The New International Encyclopædia/Garter-snake

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GARTER-SNAKE (so-called from its color-stripes) . An elastic name given in North America to any of various small snakes, but properly applied to striped species of the genus Eutænia, which includes those most often seen of all our serpents. The genus is widespread, and contains, according to Cope, twenty-four species north of the Isthmus of Panama. Several of these are very slender, mainly green with lighter stripes, and are popularly distinguished as ribbon-snakes (q.v.). One Oregon species is black, and some semi-tropical species have the stripes broken so as to form series of spots or cross-bars. The best-known species is the ordinary garter-snake (Eutænia sirtalis), which is distributed over the whole United States, Southern Canada, and the lowlands of Mexico and Guatemala. Throughout this large area it presents a wide series of variations which have been distinguished by Cope, Annual Report of the United States National Museum (Washington, 1898), as eleven sub-species, but his distinctions are difficult to follow.

The length of the garter-snake when fairly grown is about three feet, of which from one-fourth to one-fifth belongs to the tail. As a species it is the most widely distributed and most numerous in individuals of any of our serpents, except in the Western arid regions. This is due to its extreme fecundity, to its agility and ingenuity in pursuit of food or in escape from danger, and to its willingness to fight off assailants. It is to be found in all sorts of situations, but is partial to grassy meadows and to the borders of streams, where the frogs, toads, fish, mice, and shrews upon which it mainly feeds are numerous; and it takes to water willingly and swims well. Some other species of the genus are almost habitually water-snakes. All garter-snakes are able to climb well, wriggling easily up a rough tree-trunk, a wall of brick, or of rough boards, and they search the bushes for eggs and young birds in the spring, but rarely climb high. They are bold in coming about gardens and village streets, but enter cellars, dairies, and chicken-houses less often than do some larger serpents, such as the milk-snake. All garter-snakes retain the eggs in the oviduct of the mother until they hatch and the embryos have reached a length of 5½ to 7 inches, when they are extruded, from 25 to 75 being produced (late in summer) by a single female; but when so many are born some will be small or even confined within the egg-covering when pressed from the vent. These young are able at once to take care of themselves, and will struggle vigorously for earthworms, etc. They remain together, and are watched and protected by the mother, who will brave formidable perils in her anxiety for their welfare. It has been asserted repeatedly by credible witnesses that she receives them into her mouth and throat for temporary refuge from danger, whence they emerge as soon as possible. The courage and pugnacity of this snake are familiar facts; it is the only one of our common snakes that will ever come toward a man with threatening demeanor when attacked. Its bite is quite harmless so far as poison is concerned, but its strength and weasel-like courage make it a successful antagonist of many animals whose size would seem to give them immunity. It is itself, however, the favorite prey of the blacksnake, copperhead, and of many reptile-hunting birds and mammals. On the approach of cold weather these snakes seek some opening in the ground, creep as far in as practicable, and become dormant, emerging, however, rather earlier in the spring than most other serpents. In the West the burrows of ground-squirrels, badgers, etc., are favorite hibernacula; and in these retreats great numbers of the snakes often gather and entangle themselves into a ball of sleeping serpents — a practice induced, probably, by sexual impulses, as well as by a desire for mutual comfort.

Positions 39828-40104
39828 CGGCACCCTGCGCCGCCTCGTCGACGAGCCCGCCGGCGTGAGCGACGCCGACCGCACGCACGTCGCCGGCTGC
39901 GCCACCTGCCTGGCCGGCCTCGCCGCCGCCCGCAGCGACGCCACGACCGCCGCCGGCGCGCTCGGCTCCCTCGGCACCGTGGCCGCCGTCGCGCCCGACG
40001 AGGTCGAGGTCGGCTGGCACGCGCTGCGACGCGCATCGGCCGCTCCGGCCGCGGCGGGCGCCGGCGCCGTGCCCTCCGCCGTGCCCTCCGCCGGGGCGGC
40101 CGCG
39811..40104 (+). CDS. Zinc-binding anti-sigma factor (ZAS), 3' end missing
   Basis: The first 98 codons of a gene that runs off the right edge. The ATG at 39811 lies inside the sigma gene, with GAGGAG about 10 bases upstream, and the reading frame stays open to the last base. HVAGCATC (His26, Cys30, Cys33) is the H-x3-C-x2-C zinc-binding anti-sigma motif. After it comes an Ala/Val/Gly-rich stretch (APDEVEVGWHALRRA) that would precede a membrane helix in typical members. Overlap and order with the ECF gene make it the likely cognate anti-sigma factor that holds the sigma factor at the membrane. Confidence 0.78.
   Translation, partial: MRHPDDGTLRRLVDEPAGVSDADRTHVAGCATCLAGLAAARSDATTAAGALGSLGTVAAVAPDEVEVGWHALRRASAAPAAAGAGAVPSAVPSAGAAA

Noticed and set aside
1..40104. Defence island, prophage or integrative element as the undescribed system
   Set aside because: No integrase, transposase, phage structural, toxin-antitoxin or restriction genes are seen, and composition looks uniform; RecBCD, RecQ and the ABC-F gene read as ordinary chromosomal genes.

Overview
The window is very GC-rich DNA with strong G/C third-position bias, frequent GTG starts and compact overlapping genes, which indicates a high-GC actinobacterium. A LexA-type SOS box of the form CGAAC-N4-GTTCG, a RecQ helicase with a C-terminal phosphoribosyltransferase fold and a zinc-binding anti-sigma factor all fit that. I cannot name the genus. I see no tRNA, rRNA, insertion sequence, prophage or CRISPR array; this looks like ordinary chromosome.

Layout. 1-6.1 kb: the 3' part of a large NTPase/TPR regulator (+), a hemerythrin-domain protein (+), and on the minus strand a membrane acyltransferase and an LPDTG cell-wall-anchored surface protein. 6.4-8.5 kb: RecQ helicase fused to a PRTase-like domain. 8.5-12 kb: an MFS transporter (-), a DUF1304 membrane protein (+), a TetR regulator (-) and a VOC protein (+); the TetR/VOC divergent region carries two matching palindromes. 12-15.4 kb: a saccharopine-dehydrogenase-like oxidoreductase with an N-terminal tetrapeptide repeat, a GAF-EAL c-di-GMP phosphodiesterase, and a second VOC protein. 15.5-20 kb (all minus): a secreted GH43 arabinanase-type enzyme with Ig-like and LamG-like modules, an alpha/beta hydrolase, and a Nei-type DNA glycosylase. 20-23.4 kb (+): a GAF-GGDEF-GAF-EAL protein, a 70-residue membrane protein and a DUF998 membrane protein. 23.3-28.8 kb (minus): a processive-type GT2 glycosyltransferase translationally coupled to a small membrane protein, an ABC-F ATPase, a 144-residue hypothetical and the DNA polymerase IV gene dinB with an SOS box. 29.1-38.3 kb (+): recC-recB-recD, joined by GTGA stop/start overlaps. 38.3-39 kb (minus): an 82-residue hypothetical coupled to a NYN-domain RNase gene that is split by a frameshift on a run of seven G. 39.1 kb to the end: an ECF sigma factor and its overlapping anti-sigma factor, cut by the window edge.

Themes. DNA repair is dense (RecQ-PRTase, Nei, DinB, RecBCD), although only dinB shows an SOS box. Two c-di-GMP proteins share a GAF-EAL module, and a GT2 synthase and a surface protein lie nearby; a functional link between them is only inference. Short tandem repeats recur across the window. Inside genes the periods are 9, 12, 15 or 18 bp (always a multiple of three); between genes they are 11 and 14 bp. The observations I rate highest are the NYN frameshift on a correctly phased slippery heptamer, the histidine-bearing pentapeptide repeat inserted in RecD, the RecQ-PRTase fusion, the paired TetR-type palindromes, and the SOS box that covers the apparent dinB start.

In addition to the common and variable garter-snake (Eutænia sirtalis) there occurs numerously in the Eastern United States the ribbon-snake (q.v.). Florida has a local species (Eutænia Saekenii); and the Mississippi Valley and plains region possess a local species (Eutænia redix), which is peculiar in its fondness for water and a fish diet. In the central region and on the Pacific Coast is found another species (Eutænia elegans), which exhibits many variations of color, and has habits similar to the Eastern form. Finally, many species belong to Mexico and Central America. See Snake.